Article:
Southern Marsh Orchids

Southern Marsh Orchids

Wednesday, 27 January 2016

Hair Ice

A visit to the North Cardiff ridgeway during the brief cold snap last week (remember it?) revealed several rather beautiful patches of 'hair ice' on dead wood in a sheltered valley.

I was with a few others but none of us had seen this before, though we'd all recently read about it in connection with the cause of this strange phenomenon. It turns out that it was as recently as 2015 that the mystery was solved. A team of German scientists analysed samples of wood from beneath hair ice and found one fungus species common to all of them: the crust fungus Exidiopsis effusa. An online article (see here for link) provides this explanation for the mechanism involved:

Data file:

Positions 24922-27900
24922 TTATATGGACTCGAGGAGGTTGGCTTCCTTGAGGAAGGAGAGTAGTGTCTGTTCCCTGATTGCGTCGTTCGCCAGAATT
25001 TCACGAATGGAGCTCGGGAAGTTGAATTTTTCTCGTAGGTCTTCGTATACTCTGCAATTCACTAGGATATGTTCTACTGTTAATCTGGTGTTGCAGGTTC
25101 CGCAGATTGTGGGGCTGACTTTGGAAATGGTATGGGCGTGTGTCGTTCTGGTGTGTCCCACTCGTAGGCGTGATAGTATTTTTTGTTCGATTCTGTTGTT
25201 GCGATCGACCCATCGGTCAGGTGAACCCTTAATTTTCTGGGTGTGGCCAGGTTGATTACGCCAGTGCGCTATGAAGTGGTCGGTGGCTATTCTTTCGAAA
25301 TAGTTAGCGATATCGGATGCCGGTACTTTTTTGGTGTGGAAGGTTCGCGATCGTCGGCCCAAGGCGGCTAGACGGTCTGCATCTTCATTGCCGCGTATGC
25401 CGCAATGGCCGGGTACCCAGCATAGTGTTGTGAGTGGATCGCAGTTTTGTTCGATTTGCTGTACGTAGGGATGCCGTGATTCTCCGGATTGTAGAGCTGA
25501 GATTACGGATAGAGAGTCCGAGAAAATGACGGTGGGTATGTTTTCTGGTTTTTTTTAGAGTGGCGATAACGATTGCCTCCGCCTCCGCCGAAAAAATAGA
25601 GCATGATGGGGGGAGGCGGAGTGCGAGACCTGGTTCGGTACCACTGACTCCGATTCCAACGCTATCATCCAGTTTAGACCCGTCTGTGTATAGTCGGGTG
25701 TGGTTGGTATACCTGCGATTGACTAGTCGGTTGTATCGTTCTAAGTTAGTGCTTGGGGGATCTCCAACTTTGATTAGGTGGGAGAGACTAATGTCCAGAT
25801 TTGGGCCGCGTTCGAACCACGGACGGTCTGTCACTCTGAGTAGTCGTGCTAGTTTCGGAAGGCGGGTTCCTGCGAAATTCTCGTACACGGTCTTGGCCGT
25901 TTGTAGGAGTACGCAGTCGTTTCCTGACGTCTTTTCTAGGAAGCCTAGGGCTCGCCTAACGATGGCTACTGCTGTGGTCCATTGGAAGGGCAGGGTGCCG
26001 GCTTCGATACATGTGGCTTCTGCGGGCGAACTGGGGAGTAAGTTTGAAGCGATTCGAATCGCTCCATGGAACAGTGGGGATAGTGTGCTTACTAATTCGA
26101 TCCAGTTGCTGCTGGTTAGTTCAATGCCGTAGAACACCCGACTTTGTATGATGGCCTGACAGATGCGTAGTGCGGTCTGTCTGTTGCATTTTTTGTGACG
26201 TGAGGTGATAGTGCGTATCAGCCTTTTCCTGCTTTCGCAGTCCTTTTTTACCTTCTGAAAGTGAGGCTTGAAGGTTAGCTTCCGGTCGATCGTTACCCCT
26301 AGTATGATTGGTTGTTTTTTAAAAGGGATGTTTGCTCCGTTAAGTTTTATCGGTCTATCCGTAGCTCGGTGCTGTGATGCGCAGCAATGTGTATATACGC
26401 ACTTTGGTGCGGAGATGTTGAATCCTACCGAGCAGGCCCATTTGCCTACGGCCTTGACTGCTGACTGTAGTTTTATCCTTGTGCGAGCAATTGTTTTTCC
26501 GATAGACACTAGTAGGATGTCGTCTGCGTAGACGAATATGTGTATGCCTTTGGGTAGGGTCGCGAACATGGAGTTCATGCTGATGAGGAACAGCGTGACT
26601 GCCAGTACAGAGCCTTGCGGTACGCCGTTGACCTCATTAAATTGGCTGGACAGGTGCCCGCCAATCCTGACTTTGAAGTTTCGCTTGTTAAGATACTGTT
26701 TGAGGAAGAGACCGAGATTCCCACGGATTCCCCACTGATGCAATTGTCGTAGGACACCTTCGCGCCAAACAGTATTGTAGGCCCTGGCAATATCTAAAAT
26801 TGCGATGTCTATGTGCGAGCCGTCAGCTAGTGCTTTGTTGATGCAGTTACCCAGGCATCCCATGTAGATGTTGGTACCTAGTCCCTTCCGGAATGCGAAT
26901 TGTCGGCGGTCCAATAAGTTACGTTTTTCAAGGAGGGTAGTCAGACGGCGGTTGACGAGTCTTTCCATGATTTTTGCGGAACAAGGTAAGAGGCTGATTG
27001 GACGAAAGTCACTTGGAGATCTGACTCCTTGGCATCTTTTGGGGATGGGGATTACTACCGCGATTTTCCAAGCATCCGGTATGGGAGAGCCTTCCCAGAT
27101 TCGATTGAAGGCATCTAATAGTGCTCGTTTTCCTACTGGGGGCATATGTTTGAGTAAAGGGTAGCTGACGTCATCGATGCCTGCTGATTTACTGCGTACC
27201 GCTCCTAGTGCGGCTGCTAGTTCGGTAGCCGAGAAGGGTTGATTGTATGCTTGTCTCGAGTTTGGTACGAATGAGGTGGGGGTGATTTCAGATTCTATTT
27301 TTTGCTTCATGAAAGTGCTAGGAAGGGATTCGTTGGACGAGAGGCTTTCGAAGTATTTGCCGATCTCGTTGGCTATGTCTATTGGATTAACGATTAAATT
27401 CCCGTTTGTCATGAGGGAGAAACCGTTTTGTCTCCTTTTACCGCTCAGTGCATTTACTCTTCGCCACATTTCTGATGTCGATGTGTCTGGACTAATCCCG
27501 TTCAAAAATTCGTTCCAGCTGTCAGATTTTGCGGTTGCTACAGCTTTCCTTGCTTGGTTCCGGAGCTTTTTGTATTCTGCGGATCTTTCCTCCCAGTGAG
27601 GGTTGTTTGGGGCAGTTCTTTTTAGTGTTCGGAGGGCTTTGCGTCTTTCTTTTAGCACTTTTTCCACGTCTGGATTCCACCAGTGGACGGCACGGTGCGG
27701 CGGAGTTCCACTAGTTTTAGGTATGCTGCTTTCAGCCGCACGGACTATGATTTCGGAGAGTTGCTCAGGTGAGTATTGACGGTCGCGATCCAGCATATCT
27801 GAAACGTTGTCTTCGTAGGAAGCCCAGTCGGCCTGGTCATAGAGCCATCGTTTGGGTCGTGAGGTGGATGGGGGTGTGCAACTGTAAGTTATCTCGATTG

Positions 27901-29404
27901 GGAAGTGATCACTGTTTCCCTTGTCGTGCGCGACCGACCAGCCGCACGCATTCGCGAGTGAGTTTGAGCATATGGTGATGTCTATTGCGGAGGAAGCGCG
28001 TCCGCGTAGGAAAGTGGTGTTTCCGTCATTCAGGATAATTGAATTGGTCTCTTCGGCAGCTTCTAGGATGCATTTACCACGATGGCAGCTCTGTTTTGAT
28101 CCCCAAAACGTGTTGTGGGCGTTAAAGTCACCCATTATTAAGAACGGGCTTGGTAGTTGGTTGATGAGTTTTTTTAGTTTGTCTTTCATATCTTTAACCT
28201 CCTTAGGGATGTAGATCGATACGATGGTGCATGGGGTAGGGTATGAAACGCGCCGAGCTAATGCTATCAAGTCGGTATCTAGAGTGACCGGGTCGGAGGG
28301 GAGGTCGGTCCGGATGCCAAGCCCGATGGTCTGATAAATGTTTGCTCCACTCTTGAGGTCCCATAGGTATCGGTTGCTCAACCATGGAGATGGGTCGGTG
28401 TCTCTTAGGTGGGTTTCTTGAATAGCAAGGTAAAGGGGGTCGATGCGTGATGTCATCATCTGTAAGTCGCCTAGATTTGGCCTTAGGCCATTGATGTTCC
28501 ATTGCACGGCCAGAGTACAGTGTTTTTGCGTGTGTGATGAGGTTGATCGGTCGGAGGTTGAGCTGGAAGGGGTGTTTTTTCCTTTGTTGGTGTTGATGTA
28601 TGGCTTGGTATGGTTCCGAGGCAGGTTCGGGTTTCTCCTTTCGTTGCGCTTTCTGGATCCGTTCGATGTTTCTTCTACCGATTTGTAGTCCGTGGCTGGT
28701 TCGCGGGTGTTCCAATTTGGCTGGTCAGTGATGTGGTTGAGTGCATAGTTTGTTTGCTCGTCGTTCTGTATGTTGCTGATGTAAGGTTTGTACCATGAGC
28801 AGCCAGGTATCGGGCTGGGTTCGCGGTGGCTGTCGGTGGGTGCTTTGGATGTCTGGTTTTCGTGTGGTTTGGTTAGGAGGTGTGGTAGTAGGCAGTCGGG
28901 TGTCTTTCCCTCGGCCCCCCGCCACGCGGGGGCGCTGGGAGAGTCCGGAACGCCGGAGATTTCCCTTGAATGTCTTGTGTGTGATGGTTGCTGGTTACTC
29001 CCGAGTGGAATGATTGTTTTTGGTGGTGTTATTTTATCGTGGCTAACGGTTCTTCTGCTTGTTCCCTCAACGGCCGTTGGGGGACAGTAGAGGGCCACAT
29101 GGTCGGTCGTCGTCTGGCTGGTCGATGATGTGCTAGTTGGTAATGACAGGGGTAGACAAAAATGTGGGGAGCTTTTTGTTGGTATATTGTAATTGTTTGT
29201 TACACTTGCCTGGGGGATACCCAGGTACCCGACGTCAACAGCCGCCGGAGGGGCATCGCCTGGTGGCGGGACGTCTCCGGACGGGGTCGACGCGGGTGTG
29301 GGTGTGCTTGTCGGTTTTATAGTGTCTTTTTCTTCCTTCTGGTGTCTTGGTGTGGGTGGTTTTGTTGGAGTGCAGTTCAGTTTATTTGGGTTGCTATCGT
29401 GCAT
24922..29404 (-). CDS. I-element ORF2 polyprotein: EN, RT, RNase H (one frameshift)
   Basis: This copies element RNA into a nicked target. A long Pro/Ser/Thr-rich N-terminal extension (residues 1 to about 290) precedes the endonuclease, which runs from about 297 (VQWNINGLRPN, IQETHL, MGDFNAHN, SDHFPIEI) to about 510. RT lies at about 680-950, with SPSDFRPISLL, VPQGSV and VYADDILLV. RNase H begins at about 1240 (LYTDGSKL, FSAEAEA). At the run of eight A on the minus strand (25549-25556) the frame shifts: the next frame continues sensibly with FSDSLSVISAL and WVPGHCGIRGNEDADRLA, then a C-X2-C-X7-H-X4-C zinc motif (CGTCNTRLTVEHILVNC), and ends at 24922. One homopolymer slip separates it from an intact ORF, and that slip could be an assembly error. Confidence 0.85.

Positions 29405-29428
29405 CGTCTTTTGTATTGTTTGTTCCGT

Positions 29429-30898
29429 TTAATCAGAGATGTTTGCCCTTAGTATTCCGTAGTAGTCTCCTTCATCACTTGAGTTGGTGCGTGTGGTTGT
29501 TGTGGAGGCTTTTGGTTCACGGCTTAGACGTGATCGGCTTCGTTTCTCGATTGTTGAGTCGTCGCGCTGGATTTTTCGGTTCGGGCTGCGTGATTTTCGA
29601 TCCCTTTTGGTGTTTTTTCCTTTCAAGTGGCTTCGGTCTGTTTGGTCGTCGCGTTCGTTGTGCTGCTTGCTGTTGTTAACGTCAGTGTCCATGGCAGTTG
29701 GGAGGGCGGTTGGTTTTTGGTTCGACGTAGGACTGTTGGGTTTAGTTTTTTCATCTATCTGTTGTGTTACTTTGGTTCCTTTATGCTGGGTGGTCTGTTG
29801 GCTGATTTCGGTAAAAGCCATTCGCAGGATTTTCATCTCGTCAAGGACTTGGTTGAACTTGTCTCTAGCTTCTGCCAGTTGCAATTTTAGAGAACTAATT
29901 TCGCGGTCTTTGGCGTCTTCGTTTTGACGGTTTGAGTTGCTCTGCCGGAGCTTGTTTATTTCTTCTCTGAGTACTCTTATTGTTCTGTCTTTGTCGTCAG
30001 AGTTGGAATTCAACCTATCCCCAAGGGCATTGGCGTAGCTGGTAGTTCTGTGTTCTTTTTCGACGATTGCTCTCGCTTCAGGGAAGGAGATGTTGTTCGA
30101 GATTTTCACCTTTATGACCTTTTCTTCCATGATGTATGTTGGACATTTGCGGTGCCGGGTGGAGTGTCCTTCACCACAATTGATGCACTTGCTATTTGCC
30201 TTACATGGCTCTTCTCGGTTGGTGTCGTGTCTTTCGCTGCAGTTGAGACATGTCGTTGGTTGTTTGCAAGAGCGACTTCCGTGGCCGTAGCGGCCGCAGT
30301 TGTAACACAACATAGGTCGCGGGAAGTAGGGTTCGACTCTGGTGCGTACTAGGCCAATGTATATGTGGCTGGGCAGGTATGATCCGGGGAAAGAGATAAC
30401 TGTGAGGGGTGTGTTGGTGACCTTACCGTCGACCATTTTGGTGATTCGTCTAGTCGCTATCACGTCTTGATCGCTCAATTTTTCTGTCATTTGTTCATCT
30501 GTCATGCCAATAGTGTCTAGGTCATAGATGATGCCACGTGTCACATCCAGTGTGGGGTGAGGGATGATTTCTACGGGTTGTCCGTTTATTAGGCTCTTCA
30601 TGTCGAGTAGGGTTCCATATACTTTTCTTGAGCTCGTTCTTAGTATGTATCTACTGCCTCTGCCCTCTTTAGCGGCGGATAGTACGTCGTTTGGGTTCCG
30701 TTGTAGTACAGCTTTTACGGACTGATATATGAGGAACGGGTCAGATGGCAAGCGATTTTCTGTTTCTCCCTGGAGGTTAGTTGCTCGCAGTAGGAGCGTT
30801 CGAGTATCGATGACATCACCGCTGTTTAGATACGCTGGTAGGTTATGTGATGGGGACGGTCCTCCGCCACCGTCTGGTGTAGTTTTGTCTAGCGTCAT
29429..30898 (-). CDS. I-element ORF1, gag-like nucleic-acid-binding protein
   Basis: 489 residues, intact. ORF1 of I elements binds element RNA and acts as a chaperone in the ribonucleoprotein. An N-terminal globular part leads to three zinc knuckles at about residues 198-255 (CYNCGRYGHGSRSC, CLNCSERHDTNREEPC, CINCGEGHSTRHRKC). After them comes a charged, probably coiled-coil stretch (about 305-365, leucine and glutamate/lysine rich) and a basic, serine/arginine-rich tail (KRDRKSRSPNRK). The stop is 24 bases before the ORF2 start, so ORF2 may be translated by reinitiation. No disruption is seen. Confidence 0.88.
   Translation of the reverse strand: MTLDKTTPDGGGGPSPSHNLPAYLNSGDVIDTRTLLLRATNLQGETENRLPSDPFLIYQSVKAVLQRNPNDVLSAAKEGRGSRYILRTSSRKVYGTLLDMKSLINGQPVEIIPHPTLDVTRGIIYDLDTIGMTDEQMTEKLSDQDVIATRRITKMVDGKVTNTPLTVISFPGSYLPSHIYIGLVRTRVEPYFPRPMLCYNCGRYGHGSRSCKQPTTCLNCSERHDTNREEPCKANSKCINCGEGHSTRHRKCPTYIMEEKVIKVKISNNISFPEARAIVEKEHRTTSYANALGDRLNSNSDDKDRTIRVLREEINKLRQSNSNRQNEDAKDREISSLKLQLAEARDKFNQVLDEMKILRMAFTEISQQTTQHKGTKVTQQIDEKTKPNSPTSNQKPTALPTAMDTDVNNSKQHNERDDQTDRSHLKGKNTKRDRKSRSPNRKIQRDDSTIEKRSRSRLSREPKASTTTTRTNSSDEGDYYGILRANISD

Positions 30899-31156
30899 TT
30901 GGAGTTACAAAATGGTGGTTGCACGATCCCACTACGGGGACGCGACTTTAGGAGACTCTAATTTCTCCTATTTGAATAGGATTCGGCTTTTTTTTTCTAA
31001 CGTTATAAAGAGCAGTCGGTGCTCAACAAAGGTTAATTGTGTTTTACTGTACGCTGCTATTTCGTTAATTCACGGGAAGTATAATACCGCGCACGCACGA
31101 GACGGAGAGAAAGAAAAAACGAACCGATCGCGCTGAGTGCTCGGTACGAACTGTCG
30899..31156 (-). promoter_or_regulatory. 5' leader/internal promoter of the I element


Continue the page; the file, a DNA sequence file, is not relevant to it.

"Liquid water near the branch surface freezes in contact with the cold air, creating an ice front and sandwiching a thin water film between this ice and the wood pores. Suction resulting from repelling intermolecular forces acting at this wood–water–ice sandwich then gets the water inside the wood pores to move towards the ice front, where it freezes and adds to the existing ice,” the scientists explained"

I think I can just about get my head around that!

I've since heard that there is some dispute about whether E. effusa is the sole causal organism, but that just complicates an otherwise neat story!

1 comment:

  1. It's lovely stuff. I have seen it a few times and it is always something special. I too had heard that a fungus was involved in its formation.